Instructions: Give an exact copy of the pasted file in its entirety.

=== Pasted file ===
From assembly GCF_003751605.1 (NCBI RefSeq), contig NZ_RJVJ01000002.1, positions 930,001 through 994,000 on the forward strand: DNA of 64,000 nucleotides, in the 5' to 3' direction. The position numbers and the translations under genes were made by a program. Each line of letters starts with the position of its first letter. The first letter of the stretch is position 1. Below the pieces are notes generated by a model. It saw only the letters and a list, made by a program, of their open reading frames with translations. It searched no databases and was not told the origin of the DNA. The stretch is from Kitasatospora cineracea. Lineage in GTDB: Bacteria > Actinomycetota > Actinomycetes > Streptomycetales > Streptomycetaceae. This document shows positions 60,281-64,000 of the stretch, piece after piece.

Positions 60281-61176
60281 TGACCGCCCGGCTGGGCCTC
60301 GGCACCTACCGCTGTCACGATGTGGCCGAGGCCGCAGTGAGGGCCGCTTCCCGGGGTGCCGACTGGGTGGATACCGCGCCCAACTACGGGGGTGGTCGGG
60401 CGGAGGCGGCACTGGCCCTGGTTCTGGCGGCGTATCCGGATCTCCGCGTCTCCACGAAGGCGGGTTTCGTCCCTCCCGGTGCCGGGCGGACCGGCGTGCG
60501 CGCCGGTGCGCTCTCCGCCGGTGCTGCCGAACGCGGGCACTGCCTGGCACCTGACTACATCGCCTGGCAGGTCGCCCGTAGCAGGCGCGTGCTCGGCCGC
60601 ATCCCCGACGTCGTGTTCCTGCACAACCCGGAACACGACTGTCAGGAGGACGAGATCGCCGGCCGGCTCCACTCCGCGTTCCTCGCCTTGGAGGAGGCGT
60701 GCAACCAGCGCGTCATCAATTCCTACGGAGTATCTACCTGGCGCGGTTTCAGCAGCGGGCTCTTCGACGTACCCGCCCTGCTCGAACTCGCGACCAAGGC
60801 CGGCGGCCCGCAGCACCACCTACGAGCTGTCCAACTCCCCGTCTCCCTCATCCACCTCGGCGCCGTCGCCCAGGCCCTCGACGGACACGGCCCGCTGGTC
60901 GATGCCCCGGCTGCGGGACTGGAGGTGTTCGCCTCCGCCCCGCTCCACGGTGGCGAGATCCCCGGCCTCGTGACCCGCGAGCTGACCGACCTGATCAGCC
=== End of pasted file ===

From assembly GCF_003751605.1 (NCBI RefSeq), contig NZ_RJVJ01000002.1, positions 930,001 through 994,000 on the forward strand: DNA of 64,000 nucleotides, in the 5' to 3' direction. The position numbers and the translations under genes were made by a program. Each line of letters starts with the position of its first letter. The first letter of the stretch is position 1. Below the pieces are notes generated by a model. It saw only the letters and a list, made by a program, of their open reading frames with translations. It searched no databases and was not told the origin of the DNA. The stretch is from Kitasatospora cineracea. Lineage in GTDB: Bacteria > Actinomycetota > Actinomycetes > Streptomycetales > Streptomycetaceae. This document shows positions 60,281-64,000 of the stretch, piece after piece.

Positions 60281-61176
60281 TGACCGCCCGGCTGGGCCTC
60301 GGCACCTACCGCTGTCACGATGTGGCCGAGGCCGCAGTGAGGGCCGCTTCCCGGGGTGCCGACTGGGTGGATACCGCGCCCAACTACGGGGGTGGTCGGG
60401 CGGAGGCGGCACTGGCCCTGGTTCTGGCGGCGTATCCGGATCTCCGCGTCTCCACGAAGGCGGGTTTCGTCCCTCCCGGTGCCGGGCGGACCGGCGTGCG
60501 CGCCGGTGCGCTCTCCGCCGGTGCTGCCGAACGCGGGCACTGCCTGGCACCTGACTACATCGCCTGGCAGGTCGCCCGTAGCAGGCGCGTGCTCGGCCGC
60601 ATCCCCGACGTCGTGTTCCTGCACAACCCGGAACACGACTGTCAGGAGGACGAGATCGCCGGCCGGCTCCACTCCGCGTTCCTCGCCTTGGAGGAGGCGT
60701 GCAACCAGCGCGTCATCAATTCCTACGGAGTATCTACCTGGCGCGGTTTCAGCAGCGGGCTCTTCGACGTACCCGCCCTGCTCGAACTCGCGACCAAGGC
60801 CGGCGGCCCGCAGCACCACCTACGAGCTGTCCAACTCCCCGTCTCCCTCATCCACCTCGGCGCCGTCGCCCAGGCCCTCGACGGACACGGCCCGCTGGTC
60901 GATGCCCCGGCTGCGGGACTGGAGGTGTTCGCCTCCGCCCCGCTCCACGGTGGCGAGATCCCCGGCCTCGTGACCCGCGAGCTGACCGACCTGATCAGCC